Groceries. Many people try to hold as many bags of groceries in one hand as possible – and I confess, I am culprit to this too! Holding heavier or more loads in one hand often leads to people leaning the body to the opposite side to carry the load. To avoid bending the spine sideways, make the load more even to allow for your body to remain upright and centred by:

  • Carrying grocery bags of similar loads one in each hand
  • Do not overfill grocery bags
  • Lift heavier bags one at a time with both arms, holding the load close to your body
  • Use a cart instead of a hand basket

And as always, it’s okay to slow down – make the load a little lighter by taking the extra minute or two to make a second trip back to the car, instead of hauling all the bags in one go.

Cleaning. Whether it’s sweeping, dusting, mopping, vacuuming or even scrubbing the tub, I used to always think about efficiency. “The farther I could reach, the faster I could be done.” Keeping my reach closer can prevent awkward reaching and twisting with these cleaning tasks, and prevent injury, but it does not have to mean taking hours longer to complete the housework!
Here are some alternatives to excessive reaching in cleaning:

  • Walk with your vacuum a couple extra steps to get the reach you need
  • Move your feet to sweep or mop rather than just twisting your back
  • Use an extendable handle for dusting low and high reach spots
  • Use a step stool to reach high shelves or light fixtures instead of craning your neck
  • Replace your sponge or scrubber with stick brush equivalent to avoid the dreadful tub reach

Playing with the littles. Take the time to kneel down to the level of young children instead of stooping from a standing position. Sit on a short stool if sitting or kneeling on the floor is difficult for joints. Consider sitting at a table for some activities instead of laying on the floor. When holding infants, avoid poking your head forward, and curling your shoulders and upper back down to look at the infant and instead bring the infant closer to you by using a pillow support.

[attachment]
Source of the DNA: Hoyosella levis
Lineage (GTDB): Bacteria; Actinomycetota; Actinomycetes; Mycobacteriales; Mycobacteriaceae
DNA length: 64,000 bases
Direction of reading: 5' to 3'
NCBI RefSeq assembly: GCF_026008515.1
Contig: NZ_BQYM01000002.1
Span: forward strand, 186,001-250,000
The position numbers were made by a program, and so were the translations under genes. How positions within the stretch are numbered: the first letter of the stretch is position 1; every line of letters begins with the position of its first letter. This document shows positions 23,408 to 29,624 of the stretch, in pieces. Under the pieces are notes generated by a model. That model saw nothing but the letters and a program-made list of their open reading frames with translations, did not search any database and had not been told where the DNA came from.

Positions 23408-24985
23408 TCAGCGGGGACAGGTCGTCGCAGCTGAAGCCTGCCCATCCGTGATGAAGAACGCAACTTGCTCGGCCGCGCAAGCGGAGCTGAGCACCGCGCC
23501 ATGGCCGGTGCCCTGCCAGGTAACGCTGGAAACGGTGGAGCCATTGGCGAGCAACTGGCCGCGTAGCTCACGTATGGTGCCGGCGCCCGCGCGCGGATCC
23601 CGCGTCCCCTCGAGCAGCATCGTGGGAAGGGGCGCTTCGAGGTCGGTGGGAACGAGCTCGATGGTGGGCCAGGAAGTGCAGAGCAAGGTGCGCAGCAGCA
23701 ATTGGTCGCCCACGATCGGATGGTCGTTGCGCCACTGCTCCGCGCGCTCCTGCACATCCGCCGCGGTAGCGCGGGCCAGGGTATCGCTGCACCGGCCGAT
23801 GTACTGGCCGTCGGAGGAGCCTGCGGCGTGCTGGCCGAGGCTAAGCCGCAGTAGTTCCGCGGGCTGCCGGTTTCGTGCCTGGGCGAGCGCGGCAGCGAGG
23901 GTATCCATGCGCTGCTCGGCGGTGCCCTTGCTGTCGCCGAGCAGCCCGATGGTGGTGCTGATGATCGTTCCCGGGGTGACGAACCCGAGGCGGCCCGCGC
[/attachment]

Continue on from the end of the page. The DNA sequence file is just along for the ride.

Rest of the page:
Sports and Leisure. While every sport has its unique movement traits, posture rules for good spine mechanics generally do not really change. A great rule of thumb is to think: Avoid slumped postures. Consider movements such as teeing-off in golf, batting in baseball, or throwing even a bowling ball. Keeping good spine posture can be a starting point to improve the quality of your movement for better or safer performance. Perhaps maybe you’re just looking for some leisure activities to do outside this summer. Keeping good spine posture in catching a Frisbee, canoeing on the lake, and even biking the trails will make a significant difference to how you feel during and after activities.

Thing Outside the Box

Now when you think of posture, consider more than just your desk and electronics. Good posture through all the activities in your day count towards better health!

Joanna Wong, MPT (Bio)

Registered Physiotherapist

Joanna has ten years of experience working in a variety of physiotherapy provinces and settings such as Queen Elizabeth Hospital, Toronto Rehab Institute, and private rehab clinics. She employs integrated movement mechanics retraining, manual therapy, and exercise education into personalized treatment programs.